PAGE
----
Although they are made of copper, heat pipes are hollow and can decrease the weight of your solution while improving thermal performance in a variety of ways. Heat pipes are often used to transfer heat to a cooler, remote, more open area of a device or assembly with greater access to airflow and space where a fan and light weight fin structures can be added to decrease the overall size and weight of your cooling solution.
Another common example is replacing a traditional copper spreader or larger heat sink with an aluminum heat sink base featuring embedded heat pipes. The high heat spreading efficiency of heat pipes evenly and rapidly distributes heat across a full heat sink, increasing heat sink efficiency, reducing heat sink size and the amount of material needed, thereby reducing the overall weight and cost of your solution.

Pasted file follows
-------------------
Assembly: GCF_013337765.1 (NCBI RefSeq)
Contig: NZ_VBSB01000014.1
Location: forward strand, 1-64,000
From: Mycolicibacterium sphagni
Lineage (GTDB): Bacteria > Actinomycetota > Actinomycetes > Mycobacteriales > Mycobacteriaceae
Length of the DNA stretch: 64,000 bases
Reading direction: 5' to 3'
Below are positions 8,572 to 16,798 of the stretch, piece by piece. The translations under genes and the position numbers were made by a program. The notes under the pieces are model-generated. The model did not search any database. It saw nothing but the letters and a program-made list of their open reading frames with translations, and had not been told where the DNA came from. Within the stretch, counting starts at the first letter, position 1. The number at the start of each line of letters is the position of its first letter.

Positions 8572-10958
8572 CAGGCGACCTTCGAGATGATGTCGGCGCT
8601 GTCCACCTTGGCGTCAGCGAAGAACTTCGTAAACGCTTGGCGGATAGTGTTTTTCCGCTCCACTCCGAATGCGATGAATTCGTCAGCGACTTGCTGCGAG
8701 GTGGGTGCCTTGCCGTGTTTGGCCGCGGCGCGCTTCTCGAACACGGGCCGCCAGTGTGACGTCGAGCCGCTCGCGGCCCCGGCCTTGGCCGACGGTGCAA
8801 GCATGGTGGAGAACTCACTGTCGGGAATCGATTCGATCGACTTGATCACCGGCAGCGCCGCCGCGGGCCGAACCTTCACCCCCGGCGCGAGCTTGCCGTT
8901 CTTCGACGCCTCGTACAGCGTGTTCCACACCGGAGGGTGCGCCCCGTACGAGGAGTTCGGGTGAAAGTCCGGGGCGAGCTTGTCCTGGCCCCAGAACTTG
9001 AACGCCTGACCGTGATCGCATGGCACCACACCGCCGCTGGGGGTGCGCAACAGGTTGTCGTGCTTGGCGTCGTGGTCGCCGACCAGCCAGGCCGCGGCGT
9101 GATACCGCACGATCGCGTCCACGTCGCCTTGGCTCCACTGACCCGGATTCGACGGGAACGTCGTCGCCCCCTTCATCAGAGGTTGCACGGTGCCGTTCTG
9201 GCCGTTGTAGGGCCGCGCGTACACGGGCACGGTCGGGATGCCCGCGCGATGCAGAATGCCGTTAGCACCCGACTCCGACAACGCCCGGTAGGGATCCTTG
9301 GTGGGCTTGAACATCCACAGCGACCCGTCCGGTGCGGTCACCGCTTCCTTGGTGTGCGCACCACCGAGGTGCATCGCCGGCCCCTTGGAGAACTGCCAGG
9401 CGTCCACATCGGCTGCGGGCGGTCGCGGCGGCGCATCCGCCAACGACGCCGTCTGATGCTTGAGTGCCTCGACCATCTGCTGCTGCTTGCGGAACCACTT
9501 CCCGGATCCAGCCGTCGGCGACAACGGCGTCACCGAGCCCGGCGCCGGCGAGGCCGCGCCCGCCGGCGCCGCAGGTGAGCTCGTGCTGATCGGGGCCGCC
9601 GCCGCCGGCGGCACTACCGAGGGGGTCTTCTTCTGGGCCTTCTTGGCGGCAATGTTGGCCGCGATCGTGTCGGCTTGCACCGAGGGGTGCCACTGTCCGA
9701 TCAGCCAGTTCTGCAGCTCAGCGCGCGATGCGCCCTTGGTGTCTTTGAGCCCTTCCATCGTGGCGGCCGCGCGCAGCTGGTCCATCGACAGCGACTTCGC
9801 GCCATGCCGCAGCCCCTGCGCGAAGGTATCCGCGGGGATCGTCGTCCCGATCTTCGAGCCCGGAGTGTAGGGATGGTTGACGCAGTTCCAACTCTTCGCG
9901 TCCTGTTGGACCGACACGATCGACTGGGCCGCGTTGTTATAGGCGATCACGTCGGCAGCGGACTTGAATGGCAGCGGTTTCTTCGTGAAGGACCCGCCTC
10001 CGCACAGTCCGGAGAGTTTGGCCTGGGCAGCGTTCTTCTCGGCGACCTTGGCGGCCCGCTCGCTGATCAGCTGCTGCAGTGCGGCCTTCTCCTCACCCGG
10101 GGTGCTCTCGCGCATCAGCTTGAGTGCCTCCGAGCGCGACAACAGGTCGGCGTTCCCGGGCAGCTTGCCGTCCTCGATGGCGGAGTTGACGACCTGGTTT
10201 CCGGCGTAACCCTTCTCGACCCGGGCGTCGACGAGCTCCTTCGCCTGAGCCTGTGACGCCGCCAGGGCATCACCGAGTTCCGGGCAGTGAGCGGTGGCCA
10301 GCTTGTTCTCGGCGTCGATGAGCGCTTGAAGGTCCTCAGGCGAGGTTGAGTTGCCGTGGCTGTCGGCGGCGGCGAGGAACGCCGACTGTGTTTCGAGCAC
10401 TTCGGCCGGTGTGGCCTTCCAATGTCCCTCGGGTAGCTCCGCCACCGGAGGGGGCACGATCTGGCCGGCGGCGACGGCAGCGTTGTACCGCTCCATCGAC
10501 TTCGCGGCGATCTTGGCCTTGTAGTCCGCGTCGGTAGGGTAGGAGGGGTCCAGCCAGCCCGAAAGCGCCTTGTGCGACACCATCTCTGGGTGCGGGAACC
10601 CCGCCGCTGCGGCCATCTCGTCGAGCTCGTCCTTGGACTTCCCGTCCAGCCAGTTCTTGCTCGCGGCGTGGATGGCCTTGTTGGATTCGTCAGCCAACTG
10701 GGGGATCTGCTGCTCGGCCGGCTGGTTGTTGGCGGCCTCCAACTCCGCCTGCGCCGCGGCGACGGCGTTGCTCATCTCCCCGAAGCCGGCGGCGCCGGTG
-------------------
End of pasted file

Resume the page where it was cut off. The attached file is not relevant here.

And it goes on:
Myth #3: Heat pipes only work with the evaporator and condenser on the endsTruth: Heat pipes function along the entire length of the pipe and will consistently transfer heat from warmer regions to cooler regions regardless of their location along the pipe. Heat pipes are often designed into thermal management assemblies to transport heat from the heat source at one end to the other end to dissipate safely and efficiently. This utilization is common, but it is not the only way to use heat pipes. Heat pipe wicking structure enables them to work in any orientation and typically runs the full length of the pipe interior. Heat inherently travels from hot to cold and this holds true with heat pipes. No matter where heat is placed along the pipe, heat will always travel away from the heat source(s) towards the condensation point(s) and back again through the wick. This increases design flexibility and heat pipe use options to enable more innovative and cost efficient thermal management. One such utilization is embedding heat pipes to spread heat rather than transfer it. When heat pipes are embedded in the base of a heat sink, the heat condenses along the entire length of the heat pipe rather than a set region. An example of this is integrating heat pipes into air cooled heat sinks to extend high power performance, mitigating the need for a liquid system when cooling high power IGBTs.